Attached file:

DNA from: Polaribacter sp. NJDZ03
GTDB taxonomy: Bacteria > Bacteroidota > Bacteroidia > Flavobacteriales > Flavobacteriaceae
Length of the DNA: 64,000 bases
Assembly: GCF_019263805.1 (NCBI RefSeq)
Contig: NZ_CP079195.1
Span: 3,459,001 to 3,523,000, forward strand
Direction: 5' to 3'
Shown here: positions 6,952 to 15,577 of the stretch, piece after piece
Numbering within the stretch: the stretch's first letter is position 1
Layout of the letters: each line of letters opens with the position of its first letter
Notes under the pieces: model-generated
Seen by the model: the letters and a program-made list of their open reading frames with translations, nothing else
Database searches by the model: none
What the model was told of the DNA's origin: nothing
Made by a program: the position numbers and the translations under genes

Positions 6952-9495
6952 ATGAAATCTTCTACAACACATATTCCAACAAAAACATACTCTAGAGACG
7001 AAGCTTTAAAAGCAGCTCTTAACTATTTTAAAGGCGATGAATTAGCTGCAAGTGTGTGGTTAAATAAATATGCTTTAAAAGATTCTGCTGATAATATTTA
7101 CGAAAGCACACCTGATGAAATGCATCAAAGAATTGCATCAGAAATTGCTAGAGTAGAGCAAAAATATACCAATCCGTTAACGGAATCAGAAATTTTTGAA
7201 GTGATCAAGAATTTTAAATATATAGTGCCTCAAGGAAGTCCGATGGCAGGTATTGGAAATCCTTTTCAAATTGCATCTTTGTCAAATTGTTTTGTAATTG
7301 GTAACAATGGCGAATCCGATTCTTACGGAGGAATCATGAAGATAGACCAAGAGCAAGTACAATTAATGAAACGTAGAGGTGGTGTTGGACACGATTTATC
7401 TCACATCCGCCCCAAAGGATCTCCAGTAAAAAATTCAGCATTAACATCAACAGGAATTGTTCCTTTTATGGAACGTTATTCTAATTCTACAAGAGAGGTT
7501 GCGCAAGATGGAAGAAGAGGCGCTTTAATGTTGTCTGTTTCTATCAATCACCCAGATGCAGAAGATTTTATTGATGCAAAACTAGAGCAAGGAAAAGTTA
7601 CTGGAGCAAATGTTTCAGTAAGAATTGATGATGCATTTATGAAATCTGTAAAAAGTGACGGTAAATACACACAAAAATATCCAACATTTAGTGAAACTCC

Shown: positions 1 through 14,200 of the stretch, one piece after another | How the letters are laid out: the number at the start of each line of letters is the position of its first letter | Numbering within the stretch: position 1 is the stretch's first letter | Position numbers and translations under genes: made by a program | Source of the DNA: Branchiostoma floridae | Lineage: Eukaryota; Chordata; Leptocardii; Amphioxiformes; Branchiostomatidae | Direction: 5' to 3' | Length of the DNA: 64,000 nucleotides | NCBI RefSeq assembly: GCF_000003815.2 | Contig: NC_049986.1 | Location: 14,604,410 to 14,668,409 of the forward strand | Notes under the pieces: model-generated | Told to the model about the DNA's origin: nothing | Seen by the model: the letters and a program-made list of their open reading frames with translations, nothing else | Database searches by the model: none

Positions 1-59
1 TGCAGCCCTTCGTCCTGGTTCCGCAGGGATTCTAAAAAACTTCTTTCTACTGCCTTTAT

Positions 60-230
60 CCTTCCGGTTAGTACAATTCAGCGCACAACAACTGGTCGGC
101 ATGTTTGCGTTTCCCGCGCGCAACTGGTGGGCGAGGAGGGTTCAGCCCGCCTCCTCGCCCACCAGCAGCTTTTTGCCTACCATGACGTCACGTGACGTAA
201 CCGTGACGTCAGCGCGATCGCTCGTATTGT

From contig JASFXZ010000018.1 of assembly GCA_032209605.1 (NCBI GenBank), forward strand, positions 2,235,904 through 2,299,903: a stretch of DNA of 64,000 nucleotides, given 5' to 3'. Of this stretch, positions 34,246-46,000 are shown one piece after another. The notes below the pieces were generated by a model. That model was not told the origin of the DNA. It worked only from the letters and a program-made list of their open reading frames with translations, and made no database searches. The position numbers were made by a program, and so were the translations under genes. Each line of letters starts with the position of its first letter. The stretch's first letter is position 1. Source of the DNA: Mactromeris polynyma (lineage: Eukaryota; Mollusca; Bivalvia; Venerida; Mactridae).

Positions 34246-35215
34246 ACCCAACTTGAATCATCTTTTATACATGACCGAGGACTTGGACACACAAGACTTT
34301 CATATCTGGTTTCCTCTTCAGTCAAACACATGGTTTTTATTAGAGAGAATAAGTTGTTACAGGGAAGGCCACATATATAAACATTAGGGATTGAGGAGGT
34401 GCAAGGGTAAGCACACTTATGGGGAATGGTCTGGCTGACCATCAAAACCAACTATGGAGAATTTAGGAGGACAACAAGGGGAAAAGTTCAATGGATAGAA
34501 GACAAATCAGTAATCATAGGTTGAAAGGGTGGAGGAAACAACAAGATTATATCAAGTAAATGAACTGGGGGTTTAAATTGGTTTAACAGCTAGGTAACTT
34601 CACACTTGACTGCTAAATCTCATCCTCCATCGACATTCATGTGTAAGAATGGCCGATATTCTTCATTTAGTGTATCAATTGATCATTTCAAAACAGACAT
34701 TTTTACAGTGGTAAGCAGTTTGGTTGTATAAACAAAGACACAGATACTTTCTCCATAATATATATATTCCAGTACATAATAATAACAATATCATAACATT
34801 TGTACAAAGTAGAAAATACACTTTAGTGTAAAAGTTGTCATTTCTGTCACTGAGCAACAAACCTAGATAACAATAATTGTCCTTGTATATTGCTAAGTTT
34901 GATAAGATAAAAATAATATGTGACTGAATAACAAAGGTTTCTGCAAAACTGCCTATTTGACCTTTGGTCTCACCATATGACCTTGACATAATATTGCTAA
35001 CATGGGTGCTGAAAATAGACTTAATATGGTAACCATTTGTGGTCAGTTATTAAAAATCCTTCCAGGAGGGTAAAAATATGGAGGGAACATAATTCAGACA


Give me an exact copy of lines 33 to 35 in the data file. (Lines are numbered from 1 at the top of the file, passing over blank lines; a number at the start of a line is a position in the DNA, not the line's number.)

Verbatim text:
Positions 34246-35215
34246 ACCCAACTTGAATCATCTTTTATACATGACCGAGGACTTGGACACACAAGACTTT
34301 CATATCTGGTTTCCTCTTCAGTCAAACACATGGTTTTTATTAGAGAGAATAAGTTGTTACAGGGAAGGCCACATATATAAACATTAGGGATTGAGGAGGT